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In Oslo, young Sámi protesters demand the dismantling of two wind farms 

Credit:  By Anne-Françoise Hivert (Malmö (Sweden) correspondent) | Published on March 4, 2023 | lemonde.fr ~~

Since February 23, a hundred young Sámi and climate activists belonging to the organization “Natur og Ungdom” (“Nature and Youth”) have been blocking the entrances to several ministries in Oslo. The demonstrators demand the dismantling of two wind farms, which the Norwegian Supreme Court ruled in October 2021, violated the rights of the last indigenous people in Europe.

Every morning at 7, the young people take their position in traditional dress in front of the doors of the ministries. Every day, the police come to dislodge them. On Wednesday, March 1, they were joined by the Swede Greta Thunberg, who made it clear that she was not there to oppose wind power, but to denounce a violation of human rights: “We cannot carry out the climate transition at the expense of the rights of indigenous peoples,” she said.

Polling at its lowest level, the Norwegian government, led by the Labour Party, seems to be taking the campaign seriously. On Wednesday, Minister of Oil and Energy Terje Aasland, who was supposed to go to London with a delegation of business leaders led by the Crown Prince, canceled his trip.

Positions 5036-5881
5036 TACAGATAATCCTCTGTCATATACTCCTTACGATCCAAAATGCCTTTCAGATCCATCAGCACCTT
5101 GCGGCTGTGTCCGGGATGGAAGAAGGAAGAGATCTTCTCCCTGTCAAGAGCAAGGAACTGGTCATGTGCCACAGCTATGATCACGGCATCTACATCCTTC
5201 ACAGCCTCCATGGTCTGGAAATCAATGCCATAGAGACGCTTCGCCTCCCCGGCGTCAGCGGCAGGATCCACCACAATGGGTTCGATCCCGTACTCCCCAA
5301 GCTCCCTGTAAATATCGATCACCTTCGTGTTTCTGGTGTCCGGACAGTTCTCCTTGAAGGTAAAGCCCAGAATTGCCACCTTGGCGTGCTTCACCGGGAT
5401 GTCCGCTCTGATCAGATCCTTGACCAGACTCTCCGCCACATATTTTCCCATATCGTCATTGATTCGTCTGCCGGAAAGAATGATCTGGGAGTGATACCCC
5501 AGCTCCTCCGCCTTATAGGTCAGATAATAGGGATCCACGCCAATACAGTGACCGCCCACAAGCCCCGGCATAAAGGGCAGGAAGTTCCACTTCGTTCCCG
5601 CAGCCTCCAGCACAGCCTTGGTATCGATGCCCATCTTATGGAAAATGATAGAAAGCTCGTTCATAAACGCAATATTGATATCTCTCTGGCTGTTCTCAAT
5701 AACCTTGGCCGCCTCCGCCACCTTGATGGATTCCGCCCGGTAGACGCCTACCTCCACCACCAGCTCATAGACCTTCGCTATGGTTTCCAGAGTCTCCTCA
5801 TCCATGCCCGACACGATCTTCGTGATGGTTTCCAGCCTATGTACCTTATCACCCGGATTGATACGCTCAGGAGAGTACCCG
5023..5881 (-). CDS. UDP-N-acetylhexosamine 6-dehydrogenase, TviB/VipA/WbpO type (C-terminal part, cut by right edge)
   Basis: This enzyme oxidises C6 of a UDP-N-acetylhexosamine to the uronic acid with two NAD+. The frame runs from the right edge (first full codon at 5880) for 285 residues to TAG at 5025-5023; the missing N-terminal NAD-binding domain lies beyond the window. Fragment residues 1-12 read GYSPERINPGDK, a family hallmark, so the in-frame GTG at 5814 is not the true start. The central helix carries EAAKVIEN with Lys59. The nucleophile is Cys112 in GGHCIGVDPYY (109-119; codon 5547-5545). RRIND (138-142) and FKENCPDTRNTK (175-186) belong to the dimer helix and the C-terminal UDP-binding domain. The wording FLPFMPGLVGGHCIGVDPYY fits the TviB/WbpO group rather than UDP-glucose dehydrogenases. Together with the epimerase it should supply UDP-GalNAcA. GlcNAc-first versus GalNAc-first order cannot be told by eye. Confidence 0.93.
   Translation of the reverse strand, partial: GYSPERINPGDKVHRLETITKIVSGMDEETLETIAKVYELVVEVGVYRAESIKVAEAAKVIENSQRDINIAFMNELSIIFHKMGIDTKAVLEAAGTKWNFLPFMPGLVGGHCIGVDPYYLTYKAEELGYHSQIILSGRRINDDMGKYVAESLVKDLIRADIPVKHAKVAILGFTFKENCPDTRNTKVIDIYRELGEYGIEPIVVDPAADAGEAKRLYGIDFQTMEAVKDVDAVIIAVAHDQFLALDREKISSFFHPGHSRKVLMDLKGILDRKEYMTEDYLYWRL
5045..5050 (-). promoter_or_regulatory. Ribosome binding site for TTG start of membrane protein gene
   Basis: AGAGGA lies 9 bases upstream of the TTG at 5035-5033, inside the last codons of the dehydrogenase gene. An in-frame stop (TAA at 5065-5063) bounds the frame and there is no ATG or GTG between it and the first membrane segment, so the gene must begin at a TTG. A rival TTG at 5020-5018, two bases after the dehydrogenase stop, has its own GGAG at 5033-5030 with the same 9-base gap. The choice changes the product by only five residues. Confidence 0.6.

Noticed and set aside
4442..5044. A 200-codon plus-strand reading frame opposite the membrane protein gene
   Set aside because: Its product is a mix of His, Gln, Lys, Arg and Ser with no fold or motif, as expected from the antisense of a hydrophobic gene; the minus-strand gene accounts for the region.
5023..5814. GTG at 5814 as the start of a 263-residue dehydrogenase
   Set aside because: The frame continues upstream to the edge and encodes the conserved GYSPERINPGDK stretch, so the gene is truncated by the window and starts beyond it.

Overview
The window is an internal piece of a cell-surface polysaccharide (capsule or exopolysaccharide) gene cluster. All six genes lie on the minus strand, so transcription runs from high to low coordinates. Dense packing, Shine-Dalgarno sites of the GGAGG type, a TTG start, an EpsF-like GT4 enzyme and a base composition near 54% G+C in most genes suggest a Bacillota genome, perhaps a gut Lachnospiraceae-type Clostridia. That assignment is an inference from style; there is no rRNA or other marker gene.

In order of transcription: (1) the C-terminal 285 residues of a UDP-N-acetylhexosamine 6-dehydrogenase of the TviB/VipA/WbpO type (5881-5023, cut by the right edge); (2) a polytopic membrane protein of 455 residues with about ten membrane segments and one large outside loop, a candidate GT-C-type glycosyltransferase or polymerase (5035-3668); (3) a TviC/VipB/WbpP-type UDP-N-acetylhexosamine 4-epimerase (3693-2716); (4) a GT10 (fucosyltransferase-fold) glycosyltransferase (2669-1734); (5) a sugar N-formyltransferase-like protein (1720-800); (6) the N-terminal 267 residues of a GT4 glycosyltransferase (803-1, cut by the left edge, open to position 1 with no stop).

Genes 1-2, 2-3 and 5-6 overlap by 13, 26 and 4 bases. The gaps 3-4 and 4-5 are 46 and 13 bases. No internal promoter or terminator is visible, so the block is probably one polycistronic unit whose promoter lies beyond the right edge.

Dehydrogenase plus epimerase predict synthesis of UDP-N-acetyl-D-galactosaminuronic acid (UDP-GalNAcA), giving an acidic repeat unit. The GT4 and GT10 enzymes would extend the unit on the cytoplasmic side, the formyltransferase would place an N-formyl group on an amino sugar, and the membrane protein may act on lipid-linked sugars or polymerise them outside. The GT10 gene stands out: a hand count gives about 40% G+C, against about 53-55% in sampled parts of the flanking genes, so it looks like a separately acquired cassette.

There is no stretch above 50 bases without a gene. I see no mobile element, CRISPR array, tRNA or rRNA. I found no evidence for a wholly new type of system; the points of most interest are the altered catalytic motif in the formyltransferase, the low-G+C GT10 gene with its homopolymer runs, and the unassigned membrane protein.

‘We are exhausted’

The day before, Aasland had come to meet the young Sámi staging the sit-in in front of his ministry’s door. He had been harshly rebuked by one of the movement’s spokespersons, the singer Ella Marie Haetta Isaksen. “We are exhausted, and I can’t stand [to see you] sitting there and [hear you] saying the same nonsense about us, which you have been doing for 505 days,” she said angrily.

She was referring to the time that has passed since October 11, 2021, when the Supreme Court ruled in favor of two groups of reindeer herders who had been engaged in a legal battle for more than ten years against the Norwegian state-owned company Statnett. Statnett is responsible for the electricity transmission network, and the Fosen Vind DA consortium, 52.1% owned by the Norwegian state and the owner of one of the largest onshore wind power complexes in Europe.

[rest of article available at source by subscription]

Source:  By Anne-Françoise Hivert (Malmö (Sweden) correspondent) | Published on March 4, 2023 | lemonde.fr

This article is the work of the source indicated. Any opinions expressed in it are not necessarily those of National Wind Watch.

The copyright of this article resides with the author or publisher indicated. As part of its noncommercial educational effort to present the environmental, social, scientific, and economic issues of large-scale wind power development to a global audience seeking such information, National Wind Watch endeavors to observe “fair use” as provided for in section 107 of U.S. Copyright Law and similar “fair dealing” provisions of the copyright laws of other nations. Send requests to excerpt, general inquiries, and comments via e-mail.

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